This morning, I finally went to the dentist to repair the tooth that I broke several weeks ago. If my life were a Symbolic Novel, this would count as a turning point toward restoration and renewed energies. Which I wouldn’t object to — I’m just not counting on anything at the moment.
We do love Princeton in the spring.
The Rt. Rev. Dr. Krister Stendahl, Andrew W. Mellon Professor of Divinity Emeritus of Harvard Divinity School (and parishioner of St. Paul’s Church, Nantucket), died Tuesday. I don’t have much to add to the HDS and NYT obituaries except that his essay “The Apostle Paul and the Introspective Conscience of the West” was a vitally important precursor of the revolution in Pauline studies that bore fruit in the 80’s and 90’s in the “New Perspective” articulated by Sanders, Wright, and many others.
In response to Apple’s releasing a font-face CSS-compliant web browser, FDI fonts.info has made available Graublau Sans Web regular and bold for CSS embedding. I’m impressed with the faces, with the offer, with the terms of the arrangement, and would like to experiment with Graublau on this site (maybe someday). I’d be interested to learn whether Yanone Kaffeesatz is also licensed for web embedding — that one’s a beauty, too.
In another type-related story, a post on the Typophile boards pointed to the Ascender Eco-Friendly Font Pack, which includes several quite usable types with some templates and images in a bargain package. I don’t know what makes this particularly eco-friendly, but it seems like a good deal if you’re looking for inexpensive typefaces. I’m saving my pennies for the OpenType versions of Nick Shinn’s Paradigm, a typeface that has utterly captivated my imagination. Nick has devised an ingenious pricing scheme: only $9 per typeface for the “basic” version, which still includes ’most everything an amateur will need, but $59 for the Pro OpenType version. Although I doubt I would use the Pro features more than once or twice in the normal course of events, it would be hard for me to pass up the fuller set of designs. Either way, it’s very lovely to look at, and to imagine as the stylish-but-not-outlandish house type for a congregation or school.
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Thanks for posting that last link, which has provided me some company for my word-substitution problems. My errors tend not to be in names but in other nouns, such that I’ll ask D. to bring me my purse from the kitchen when I really wanted my school bag from the living room. This makes me rather difficult to understand sometimes, I’m afraid! Interestingly, I almost never do this while teaching, which is when my brain is most focused; it’s only in more casual conversation that I become difficult to understand.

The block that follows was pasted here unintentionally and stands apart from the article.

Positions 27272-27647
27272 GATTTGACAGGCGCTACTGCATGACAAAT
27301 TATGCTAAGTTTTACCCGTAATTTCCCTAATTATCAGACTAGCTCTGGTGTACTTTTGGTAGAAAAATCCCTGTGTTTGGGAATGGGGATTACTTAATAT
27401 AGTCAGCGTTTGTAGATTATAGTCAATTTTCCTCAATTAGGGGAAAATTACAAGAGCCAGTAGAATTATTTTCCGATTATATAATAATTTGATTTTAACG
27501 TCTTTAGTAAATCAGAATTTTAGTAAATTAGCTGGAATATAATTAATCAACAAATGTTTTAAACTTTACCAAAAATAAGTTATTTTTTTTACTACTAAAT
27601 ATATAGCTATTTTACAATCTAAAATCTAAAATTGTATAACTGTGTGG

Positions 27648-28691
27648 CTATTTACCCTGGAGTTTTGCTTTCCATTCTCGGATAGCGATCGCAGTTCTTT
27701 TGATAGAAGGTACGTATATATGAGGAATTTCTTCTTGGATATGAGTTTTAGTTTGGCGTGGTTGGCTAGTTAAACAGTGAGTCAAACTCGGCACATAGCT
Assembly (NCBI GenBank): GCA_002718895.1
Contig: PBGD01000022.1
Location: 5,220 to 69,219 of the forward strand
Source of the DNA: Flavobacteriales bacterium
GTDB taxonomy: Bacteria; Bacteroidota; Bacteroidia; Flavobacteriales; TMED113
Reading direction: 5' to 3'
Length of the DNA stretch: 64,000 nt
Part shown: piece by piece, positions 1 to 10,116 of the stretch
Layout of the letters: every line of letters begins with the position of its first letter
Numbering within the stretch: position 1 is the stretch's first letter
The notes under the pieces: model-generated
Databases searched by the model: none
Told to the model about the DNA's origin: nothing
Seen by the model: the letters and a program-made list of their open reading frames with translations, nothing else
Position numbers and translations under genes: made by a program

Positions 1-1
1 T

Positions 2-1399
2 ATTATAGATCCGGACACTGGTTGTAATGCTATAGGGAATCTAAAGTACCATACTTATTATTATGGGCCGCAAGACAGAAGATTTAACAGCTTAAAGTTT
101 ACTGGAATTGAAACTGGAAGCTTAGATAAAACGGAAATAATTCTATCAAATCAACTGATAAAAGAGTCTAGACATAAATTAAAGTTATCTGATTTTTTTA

That’s curious; I’m positively dreadful about mixing names, especially (horrors) my children’s names, even to the point of mixing Pippa with Beatrice (whom she resembles in absolutely no particular except gender).
I’m more likely just to go blank when I’m not connecting with particular concepts, items, or locations.
i do it while teaching, just lose a word and pause while i find it. i teach in elementary school and the kids seldom hesitate to provide the word for me, hopefully the one i’m looking for, like “crayon” or “scissors,” which i’m often waving in my hand at the time. if i don’t pause, then i can come up with anything, usually related, but fairly random. it’s always objects, i notice, and i generally know immediately (or at least i hope so!) and can roll my eyes and correct myself. don’t have the problem with names, but then i don’t have that many close people in my life; my mother used to do, and my almost 102-year-old aunt still does the name string thing, running through her departed daughter’s, and then her four granddaughters’ names before hitting the one she needs (even if it’s me, and i’m not in that line!) and she’s still sharp, btw: she’s been doing this for at least the 50 years i’ve known her! when i get a name wrong, it’s usually because i teach art to more than 500 kids and unwisely have ventured beyond “sweetheart.”
thinking on it, it seems to happen when we’re identifying objects and when we’re speaking in the imperative. i don’t say “eat your crayon” when i mean “bring your crayon,” for example, but i might say “bring your ruler.” nor does my aunt say “happy birthday, susan” on sarah’s birthday but will say “peggydebbiesusanhollyssarah(pippabead), bring/do X…” or she might do it when referring to one of us in the third person. i wonder if it has something to do with our relationship to those who are, or have been in some way, in our care?